For over 20 years, all Bears fans have done is complain about who is playing quarterback. It doesn’t matter who it is. They will never be completely satisfied. Now granted, a lot of those quarterbacks that were on that list were pretty atrocious, but thats the mentality of people. They will always shine light on the negatives, never the positives.

 

In 2011, Cutler broke his right thumb in a Week 11 victory over the San Diego Chargers, ending his season. The Bears were 7-3 after that game, their fifth straight win. With Caleb Hanie starting the rest of the way, they would lose the next five games, three of which came against a horribly weak AFC West. They finished at 8-8, missing the playoffs. Had Cutler never gone down that year, the Bears would have been a wild card team. 

 

To say the Bears are better off without Jay Cutler is misguided.  

 

In 2014, Cutler finished 13th in passing yards (3,812), 188 yards shy of a 4,000 yard season, and he didn’t even play in Week 16. He finished eighth in completion percentage at 66.0, which was a career best, and was tied for 10th (Matt Ryan) in touchdown passes at 28, also a career best. But the first thing everyone will point to is the 18 interceptions and the fact he led the league in turnovers.

 

Jay Cutler isn't perfect, and nobody is saying he is. No, he's not Tom Brady. He’s not Peyton Manning or Aaron Rodgers. But neither are many other guys in the league. So rather than continuing the attempt to elevate his game to keep up with the likes of the elite, how about using Cutler differently, possibly more like an Alex Smith? 

 

With Adam Gase as the new offensive coordinator, and the emphasis we’ve heard preached over and over of becoming more of a run-first offense, Cutler is the perfect type of quarterback to have under center.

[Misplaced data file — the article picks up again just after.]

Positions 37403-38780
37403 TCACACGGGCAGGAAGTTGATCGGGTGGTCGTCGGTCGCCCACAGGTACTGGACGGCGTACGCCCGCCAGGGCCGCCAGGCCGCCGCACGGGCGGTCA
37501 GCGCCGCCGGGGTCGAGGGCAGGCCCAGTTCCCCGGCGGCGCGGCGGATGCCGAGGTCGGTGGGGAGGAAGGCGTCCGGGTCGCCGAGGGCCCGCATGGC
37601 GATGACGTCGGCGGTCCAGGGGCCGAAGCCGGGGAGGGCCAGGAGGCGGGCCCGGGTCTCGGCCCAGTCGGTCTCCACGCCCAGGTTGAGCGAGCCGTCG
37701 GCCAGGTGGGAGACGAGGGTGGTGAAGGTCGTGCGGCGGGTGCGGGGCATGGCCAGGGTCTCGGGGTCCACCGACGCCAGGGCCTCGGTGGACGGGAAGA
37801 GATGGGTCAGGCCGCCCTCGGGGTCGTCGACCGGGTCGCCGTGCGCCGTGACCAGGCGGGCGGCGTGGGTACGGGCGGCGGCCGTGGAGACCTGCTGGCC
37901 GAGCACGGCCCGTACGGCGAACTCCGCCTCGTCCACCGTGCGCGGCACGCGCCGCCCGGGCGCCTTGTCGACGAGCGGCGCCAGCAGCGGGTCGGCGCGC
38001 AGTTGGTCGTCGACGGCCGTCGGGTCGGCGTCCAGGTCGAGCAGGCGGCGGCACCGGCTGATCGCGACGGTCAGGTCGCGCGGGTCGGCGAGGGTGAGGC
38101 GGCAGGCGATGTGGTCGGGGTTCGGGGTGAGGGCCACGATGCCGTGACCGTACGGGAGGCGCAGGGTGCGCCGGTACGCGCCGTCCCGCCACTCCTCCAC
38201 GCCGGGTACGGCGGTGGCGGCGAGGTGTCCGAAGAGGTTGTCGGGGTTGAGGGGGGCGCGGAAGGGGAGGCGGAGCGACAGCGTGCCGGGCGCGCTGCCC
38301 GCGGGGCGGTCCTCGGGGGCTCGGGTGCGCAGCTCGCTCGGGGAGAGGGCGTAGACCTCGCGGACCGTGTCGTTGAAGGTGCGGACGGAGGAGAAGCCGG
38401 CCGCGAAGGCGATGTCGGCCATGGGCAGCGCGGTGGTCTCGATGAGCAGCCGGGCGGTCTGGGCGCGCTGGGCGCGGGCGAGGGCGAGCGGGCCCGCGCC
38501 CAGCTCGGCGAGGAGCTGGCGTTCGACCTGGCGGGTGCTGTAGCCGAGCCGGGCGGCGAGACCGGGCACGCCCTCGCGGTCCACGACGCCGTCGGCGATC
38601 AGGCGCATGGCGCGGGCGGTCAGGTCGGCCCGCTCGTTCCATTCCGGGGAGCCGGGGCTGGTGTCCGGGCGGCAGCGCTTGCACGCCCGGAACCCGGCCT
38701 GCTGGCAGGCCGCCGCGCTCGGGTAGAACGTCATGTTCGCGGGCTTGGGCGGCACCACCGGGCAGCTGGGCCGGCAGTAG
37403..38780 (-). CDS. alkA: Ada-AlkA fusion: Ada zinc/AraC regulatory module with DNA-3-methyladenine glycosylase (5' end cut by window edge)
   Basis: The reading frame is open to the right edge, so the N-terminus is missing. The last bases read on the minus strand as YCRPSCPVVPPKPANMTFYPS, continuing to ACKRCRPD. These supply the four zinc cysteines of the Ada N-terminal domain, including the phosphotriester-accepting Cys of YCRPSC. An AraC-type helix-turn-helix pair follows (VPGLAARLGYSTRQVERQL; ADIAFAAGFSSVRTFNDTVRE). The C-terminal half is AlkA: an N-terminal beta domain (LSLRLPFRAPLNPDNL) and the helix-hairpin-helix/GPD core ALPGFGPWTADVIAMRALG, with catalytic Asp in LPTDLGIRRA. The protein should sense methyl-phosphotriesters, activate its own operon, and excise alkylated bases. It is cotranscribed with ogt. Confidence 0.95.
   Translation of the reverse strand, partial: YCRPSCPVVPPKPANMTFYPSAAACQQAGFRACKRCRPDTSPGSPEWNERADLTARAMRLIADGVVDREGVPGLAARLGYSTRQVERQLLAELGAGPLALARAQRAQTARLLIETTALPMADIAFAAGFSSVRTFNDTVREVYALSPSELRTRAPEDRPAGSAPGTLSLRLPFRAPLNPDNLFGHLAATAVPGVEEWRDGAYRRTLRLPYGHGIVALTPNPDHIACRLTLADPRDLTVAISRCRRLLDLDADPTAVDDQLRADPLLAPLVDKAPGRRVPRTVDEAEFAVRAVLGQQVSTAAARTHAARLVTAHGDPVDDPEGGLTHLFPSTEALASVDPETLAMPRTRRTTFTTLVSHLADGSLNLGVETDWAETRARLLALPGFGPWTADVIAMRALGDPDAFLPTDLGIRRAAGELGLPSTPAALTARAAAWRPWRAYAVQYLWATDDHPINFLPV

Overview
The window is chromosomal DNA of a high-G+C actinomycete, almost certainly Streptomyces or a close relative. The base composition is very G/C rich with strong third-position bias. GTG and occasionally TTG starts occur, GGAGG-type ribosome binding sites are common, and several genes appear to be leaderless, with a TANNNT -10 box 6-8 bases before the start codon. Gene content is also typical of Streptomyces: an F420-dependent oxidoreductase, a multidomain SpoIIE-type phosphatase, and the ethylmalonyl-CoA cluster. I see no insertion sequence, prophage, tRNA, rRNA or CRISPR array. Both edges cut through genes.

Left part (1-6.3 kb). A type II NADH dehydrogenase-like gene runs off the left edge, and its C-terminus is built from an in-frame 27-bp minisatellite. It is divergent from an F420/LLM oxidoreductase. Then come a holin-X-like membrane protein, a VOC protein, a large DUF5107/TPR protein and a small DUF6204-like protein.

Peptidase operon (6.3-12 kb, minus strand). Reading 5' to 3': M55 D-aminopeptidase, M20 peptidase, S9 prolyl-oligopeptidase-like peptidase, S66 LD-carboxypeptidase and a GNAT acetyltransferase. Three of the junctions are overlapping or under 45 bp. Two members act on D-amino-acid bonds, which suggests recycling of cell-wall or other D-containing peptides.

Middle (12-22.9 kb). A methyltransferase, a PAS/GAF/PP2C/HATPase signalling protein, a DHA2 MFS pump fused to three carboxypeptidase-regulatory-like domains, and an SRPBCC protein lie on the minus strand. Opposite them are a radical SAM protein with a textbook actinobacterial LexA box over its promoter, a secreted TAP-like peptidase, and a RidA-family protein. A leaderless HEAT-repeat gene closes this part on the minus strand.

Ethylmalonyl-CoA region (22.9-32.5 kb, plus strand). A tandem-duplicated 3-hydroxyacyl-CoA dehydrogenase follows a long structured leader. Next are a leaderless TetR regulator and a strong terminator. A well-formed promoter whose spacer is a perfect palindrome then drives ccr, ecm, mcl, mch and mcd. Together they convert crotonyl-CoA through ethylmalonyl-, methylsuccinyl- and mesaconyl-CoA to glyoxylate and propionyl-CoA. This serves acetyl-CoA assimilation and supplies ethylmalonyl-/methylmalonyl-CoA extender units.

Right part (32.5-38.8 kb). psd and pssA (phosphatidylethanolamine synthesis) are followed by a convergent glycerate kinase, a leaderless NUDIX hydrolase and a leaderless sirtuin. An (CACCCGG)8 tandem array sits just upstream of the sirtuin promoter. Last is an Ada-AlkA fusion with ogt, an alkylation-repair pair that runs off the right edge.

When Tim Tebow had his fifteen minutes in Denver, Adam Gase was the Broncos QB coach. Two years later, he was calling plays for Peyton Manning as the offensive coordinator. During his time there, Denver was able to win the AFC West four straight years and put together playoff runs with both quarterbacks in that system.

 

Now, we all know its a huge leap from Tebow to Manning, but the point is the offense was structured around the strength of each player to give them the best opportunity to succeed within the system. With having Cutler now in Chicago, expect Gase to bring the same philosophy, especially with the type of talent and intangibles Cutler possesses. If they can cater to his strengths and don’t try to turn him into a player that he isn’t, then you will see a much better Jay Cutler. 

 

The truth is, going into the 2015 season, there isn’t an available quarterback for the Bears that will be better for them more than Cutler. Implementing a new offense with an already established rapport amongst the players on that side of the ball will prove to be extremely beneficial for Adam Gase and John Fox. 

 

The attempt to re-establish a strong defensive identity under new defensive coordinator Vic Fangio will hopefully lead to the offense not having to play from behind, something they did pretty much all last season.

 

Because of the coaches set in place right now, the potential is there for the Bears to be the most balanced team Chicago has seen in a long time. And with a top of the line, championship caliber coaching staff, it just might be what Jay Cutler needs.